The Well Read Television Viewer

Christmas is here once again, and like every writer on the internet, the time has come for a gift guide; which is handy if, like me, you’re a last minute shopper! And while I could easily make a list of several DVD sets that would be ideal (such as the complete Batman series just released a few weeks ago – and yes, I do have words to say about that for another time), or which streaming service would be better to subscribe to, instead I’m going to shift gears and offer a suggestion that’s a little off topic but very necessary. Books.

Yes, books.

But these are no ordinary books. This small list is just a handful of books about television that are among some of my favorites. All of these books are decent reads and are fine gifts to give (or to give yourself).

Click on each for the link to its Amazon page.


Live From New York: The Complete, Uncensored History of Saturday Night Live as Told by Its Stars, Writers, and Guests
by James Andrew Miller and Tom Shales

Recently expanded and updated in honor of Saturday Night Live’s 40th Anniversary this season, this exhaustive oral history is a fascinating, often contradictory account of the venerable television institution. From its begining days to the current day, it’s the story of SNL told by the people who lived it (and lived through it!). From the cast members to the writers to the producers to the guest stars, everyone is in this book. From the humble beginnings to the troubled period of the early 1980s, to the resurgence in the late 1980s and onward, it’s a funny, comprehensive tome that is a pleasure to read. (Side Note: While not my usual metiere, Miller and Shales’ follow up book Those Guys Have All the Fun: Inside the World of ESPN is also a treat to read.)


Mary and Lou and Rhoda and Ted: And all the Brilliant Minds Who Made The Mary Tyler Moore Show a Classic
by Jennifer Keishin Armstrong

I’ve talked about the importance of The Mary Tyler Moore Show before in this column, and this book was part of my research. Armstrong’s book is a joyous read taking you inside the creation of one of the greatest sitcoms of television history with vivid portrayals of that titanic cast and crew. It’s also a good look at CBS in the 1970s as it dealt with MTM and All In The Family, two unruly shows the network was convinced would not work which would end up defining the sitcom as we know it today.


The Late Shift: Letterman, Leno, and the Network Battle for the Night
by Bill Carter


The War for Late Night: When Leno Went Early and Television Went Crazy
by Bill Carter

Last Friday, the great Craig Fergusson ended his 10 year tenure on The Late Late Show with a surprising final guest: Jay Leno, the most divisive figure in all of late night television history. Given that the late night landscape is changing yet again (with Jimmy Fallon replacing Leno on The Tonight Show, Seth Meyers replacing Fallon on Late Night With…, Stephen Colbert leaving his show to replace David Letterman on The Late Show, and James Corden to replace Fergusson), the time is right to re-examine Bill Carter’s iconic books on the history and dirty laundry surrounding late night television over the past three decades. Both The Late Shift and The War for Late Night are essential reads; not only for their examination of television politics but Carter manages over two books to paint the most balanced portrait of Leno ever.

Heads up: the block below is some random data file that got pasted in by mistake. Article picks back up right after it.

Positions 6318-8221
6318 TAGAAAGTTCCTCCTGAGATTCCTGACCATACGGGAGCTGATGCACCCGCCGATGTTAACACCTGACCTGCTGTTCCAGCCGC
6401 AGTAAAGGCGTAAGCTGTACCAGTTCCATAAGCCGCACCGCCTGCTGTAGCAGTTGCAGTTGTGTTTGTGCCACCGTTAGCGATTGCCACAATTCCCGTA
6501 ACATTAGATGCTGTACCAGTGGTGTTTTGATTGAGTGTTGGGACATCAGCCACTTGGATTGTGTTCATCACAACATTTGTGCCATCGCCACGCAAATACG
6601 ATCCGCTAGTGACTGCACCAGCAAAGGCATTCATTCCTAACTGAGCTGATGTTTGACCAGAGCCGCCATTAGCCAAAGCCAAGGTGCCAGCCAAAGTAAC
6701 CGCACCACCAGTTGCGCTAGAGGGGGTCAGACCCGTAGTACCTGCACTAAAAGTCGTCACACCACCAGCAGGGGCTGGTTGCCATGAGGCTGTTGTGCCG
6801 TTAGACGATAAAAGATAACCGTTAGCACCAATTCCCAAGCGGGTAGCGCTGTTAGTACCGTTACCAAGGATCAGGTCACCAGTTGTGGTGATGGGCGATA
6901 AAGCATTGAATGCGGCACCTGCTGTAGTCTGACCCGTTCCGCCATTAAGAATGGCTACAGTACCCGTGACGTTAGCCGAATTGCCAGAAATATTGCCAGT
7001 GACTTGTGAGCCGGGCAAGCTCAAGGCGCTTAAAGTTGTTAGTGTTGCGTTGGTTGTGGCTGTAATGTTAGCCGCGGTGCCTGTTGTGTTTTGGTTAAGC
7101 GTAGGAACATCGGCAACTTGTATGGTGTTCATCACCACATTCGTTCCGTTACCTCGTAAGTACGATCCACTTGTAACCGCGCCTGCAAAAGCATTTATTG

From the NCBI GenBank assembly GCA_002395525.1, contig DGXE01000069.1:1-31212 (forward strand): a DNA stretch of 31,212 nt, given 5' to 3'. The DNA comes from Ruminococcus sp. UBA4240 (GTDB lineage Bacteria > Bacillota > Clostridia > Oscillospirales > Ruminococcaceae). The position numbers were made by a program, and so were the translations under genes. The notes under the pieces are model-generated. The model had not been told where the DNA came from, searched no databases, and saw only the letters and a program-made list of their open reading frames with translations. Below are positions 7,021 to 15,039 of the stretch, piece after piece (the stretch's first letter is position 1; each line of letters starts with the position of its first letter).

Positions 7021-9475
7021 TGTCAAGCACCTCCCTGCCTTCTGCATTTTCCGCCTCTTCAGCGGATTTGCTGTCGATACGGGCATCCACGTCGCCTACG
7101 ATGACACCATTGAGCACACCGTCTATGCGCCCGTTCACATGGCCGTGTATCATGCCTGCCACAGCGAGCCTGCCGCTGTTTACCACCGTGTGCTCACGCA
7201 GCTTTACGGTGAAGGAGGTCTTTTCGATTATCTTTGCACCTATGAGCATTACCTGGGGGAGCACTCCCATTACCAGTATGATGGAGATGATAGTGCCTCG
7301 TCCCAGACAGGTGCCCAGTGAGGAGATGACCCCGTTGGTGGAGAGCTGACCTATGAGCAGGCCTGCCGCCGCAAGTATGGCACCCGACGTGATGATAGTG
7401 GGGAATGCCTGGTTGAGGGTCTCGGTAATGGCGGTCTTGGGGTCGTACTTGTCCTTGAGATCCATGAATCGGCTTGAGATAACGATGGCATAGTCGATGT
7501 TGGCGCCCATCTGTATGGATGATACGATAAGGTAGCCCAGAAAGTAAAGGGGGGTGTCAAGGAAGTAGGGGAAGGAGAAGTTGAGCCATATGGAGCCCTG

Street Gang: The Complete History Of Sesame Street
by Michael Davis

One of the great miracles of television is Sesame Street. Now entering its 45th Season, the show that defined children’s television around the world as we know it gets the history it deserves in Michael Davis’ gentle yet bracing read. Filled to overflowing with colorful characters and often magical moments (and more than its share of tragedy), this is one of the most humane looks at the most humane show on air. (As a bonus, try to track down the audio book version as its narrated by the iconic Caroll Spinney, the voice of Big Bird himself!)


The Sweeps: Behind the Scenes in Network TV
by Mark Christensen and Cameron Stauth

Maddeningly out of print, Christensen and Stauth’s brillaint exposé is a fascinating look at a network in crisis; specifically NBC during the 1983-1984 season. It’s an inside look as network president Grant Tinkler and chief programmer Brandon Tartikoff were debating on what to do with their lineup. This is not only an intriguing book for what it deals with (as Tinkler and Tartikoff try to figure out what to do with such shows as Cheers, Night Court, Hill Street Blues, St. Elsewhere, and more) but for when it takes place. The 83-84 season was a season of rebuild that would culminate in the fall debut of The Cosby Show, which would dominate the network and NBC would dominate television for the next fifteen years.

Originally Published on 22 December 2014 as part of “The Idiot Box,” my television column for l’étoile


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